Yes, I said Persian-Italian. Bear with me here for a second. I was looking for some sort of moist eggplant dish to serve with Persian rice (a wonderful basmati pilaf with a crunchy crust; I’ll tell you about that soon). I came across several recipes for a Persian dish named Fesenjan-e Bademjan, which is eggplant braised in a sauce of walnuts, pomegranate, and honey.
This sounded amazing, but I had two problems: I had no pomegranate molasses in the house, and I can’t serve walnuts. I scanned my pantry for something that might replace the pomegranate, and hit upon mosto cotto (aka saba), which is the cooked grape must that would become balsamic vinegar if it was aged.
Mosto cotto is fruity, sweet and sour in a way very comparable to the pomegranate molasses. So I decided to roll with it and reimagine the dish as if it were cooked by a Persian traveling on a trade route through Italy in the 10th century. (I have an active imagination). The sweet / sour / spiced flavors seem almost medieval.
As for the walnuts, I figured that their main purpose was to thicken and enrich the sauce. I substituted roasted, unsweetened sunflower seed butter. But if you have walnut butter or can toast and grind whole ones, I’m sure that would be great.
You’ll notice I don’t salt and drain the eggplants. Some people feel this is essential to remove bitterness. To me, it just makes them wet so they don’t brown well. I don’t find them particularly bitter.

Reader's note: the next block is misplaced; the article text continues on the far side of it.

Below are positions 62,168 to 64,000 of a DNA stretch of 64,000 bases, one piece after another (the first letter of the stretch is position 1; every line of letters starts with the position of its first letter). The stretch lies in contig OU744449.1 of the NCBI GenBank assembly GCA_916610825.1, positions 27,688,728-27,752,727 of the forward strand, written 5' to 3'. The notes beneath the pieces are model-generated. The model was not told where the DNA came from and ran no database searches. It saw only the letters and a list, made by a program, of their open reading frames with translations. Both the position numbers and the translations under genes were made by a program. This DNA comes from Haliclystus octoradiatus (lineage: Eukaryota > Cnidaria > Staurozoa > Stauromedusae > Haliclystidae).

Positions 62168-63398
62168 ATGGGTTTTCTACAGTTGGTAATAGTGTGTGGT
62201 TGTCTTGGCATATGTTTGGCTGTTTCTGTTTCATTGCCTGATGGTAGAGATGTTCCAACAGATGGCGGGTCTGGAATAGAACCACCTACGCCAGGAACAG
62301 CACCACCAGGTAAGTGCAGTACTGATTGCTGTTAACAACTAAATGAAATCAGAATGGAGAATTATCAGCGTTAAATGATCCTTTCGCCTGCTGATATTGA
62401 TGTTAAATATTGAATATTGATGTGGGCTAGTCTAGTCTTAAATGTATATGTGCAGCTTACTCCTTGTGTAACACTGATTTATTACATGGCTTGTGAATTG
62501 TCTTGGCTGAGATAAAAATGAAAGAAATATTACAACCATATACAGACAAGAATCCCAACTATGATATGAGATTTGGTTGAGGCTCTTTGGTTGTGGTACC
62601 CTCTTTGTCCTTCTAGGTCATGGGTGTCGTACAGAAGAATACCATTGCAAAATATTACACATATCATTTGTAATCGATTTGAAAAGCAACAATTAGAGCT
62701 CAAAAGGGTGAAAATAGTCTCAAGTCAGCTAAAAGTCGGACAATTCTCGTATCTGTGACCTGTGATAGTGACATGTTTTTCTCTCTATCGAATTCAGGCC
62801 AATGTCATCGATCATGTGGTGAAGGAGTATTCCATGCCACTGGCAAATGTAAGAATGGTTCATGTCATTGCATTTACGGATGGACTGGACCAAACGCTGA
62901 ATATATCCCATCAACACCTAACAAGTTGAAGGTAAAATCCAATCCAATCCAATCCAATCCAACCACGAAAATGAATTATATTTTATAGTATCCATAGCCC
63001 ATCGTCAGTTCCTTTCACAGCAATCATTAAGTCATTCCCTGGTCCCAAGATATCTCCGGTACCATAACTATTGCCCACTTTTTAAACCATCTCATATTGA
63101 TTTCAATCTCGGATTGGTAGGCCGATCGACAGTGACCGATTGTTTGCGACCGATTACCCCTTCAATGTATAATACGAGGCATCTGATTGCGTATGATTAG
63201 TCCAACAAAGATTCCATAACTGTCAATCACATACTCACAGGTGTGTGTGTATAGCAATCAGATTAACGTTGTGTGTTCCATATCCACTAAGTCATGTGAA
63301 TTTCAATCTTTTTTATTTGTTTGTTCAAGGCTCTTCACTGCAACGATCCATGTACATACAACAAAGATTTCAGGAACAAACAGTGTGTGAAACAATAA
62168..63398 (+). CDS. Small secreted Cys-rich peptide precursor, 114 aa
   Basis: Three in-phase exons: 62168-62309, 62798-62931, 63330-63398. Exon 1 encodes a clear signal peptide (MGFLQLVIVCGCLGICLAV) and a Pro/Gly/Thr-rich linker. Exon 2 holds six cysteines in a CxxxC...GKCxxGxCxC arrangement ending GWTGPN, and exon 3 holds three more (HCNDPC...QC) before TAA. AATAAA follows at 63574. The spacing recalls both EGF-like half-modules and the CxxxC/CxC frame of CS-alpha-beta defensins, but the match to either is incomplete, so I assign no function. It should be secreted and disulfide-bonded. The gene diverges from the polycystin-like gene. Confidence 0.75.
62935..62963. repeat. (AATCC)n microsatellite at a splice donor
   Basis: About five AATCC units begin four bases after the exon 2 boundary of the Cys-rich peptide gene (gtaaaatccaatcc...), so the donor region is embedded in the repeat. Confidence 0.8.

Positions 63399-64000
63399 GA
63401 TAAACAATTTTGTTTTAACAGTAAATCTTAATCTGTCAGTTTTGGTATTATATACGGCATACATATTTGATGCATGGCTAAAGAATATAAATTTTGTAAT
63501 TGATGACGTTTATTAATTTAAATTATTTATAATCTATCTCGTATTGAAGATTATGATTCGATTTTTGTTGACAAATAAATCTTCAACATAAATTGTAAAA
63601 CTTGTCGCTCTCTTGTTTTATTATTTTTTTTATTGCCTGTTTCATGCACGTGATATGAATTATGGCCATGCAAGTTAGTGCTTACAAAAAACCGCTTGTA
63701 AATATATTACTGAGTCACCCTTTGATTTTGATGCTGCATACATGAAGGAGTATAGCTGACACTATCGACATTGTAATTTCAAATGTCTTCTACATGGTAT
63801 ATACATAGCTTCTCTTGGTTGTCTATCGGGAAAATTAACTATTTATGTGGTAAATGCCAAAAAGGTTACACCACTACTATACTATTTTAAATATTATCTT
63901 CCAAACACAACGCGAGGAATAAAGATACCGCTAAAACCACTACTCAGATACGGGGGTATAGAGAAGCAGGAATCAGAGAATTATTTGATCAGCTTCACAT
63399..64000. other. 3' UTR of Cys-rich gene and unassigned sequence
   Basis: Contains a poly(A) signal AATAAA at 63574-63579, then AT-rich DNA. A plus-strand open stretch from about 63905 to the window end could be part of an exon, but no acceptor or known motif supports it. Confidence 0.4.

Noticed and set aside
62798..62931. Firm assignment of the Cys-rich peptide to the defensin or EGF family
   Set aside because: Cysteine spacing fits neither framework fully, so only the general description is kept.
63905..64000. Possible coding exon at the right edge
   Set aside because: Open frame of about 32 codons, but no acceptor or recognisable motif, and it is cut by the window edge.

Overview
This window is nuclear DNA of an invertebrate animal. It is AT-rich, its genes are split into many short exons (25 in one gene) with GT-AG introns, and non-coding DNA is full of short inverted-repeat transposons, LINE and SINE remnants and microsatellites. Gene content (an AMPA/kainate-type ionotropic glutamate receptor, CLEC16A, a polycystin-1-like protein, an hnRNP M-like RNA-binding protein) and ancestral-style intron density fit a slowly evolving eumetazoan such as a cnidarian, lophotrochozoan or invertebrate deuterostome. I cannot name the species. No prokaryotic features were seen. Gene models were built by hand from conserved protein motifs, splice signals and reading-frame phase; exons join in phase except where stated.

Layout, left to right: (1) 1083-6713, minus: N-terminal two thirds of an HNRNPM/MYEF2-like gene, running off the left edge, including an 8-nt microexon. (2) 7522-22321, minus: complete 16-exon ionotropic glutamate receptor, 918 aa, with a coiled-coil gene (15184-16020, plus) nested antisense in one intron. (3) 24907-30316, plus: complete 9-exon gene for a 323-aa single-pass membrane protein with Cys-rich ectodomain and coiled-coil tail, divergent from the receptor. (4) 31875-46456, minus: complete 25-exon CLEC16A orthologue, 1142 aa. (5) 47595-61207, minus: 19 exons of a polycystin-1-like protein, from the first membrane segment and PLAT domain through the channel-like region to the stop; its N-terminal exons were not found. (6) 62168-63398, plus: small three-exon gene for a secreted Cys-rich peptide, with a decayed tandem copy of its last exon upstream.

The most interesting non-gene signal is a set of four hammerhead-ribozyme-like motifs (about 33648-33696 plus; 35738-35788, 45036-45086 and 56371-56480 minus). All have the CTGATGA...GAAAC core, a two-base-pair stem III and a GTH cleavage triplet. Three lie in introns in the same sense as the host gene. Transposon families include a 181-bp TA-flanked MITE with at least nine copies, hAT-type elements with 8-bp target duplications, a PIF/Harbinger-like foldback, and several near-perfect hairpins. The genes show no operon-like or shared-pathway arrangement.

Persian-Italian Eggplant Stew
Vegetarian, vegan (if you replace the honey with say agave nectar), and gluten-free
- 3 medium or 2 large eggplant (I used normal Western style eggplants)
- 1/2 cup olive oil
- 1 onion, finely diced
- 2 cloves garlic, minced
- 2 teaspoons ground cumin
- 1/2 teaspoon ground cinnamon
- 1/2 teaspoon cayenne (or to taste)
- several grinds fresh black pepper
- 2 tablespoons mosto cotto (saba)
- 2 tablespoons honey (replace if you want vegan)
- 2 tablespoons red wine vinegar
- 2 tablespoons roasted, unsweeted sunflower butter (or see above)
- 2 cups water
- handful parsley leaves
- 2 teaspoons sumac powder
- Trim the eggplants and cut them in quarters, lengthwise. In a large skillet, heat the oil over a medium high-flame. Fry the eggplant on all sides until well seared and golden brown. Remove to paper towels and season with salt.
- Leaving the remaining oil in the pan, reduce the heat to medium and fry the onion and garlic for 3 minutes. Add the cumin, cinnamon, cayenne and black pepper and cook for one more minute. Add the mosto cotto, honey, red wine vinegar, and sunflower butter and water. The sunflower butter will be a lump at first, but once it heats up you can whisk it in easily.
- Simmer for a few minutes and then season with salt as needed. Cut the cooled eggplant into bite sized pieces and add back to the sauce. Reduce heat to a bare simmer. Cook until the eggplant is fully tender and the sauce thickened, about 10 minutes.
- Taste and adjust seasoning, adding more salt, pepper, cayenne, or vinegar as needed to achieve a complex mixture of spices, sweet, and sour.
- Garnish with parsley leaves and sumac and serve.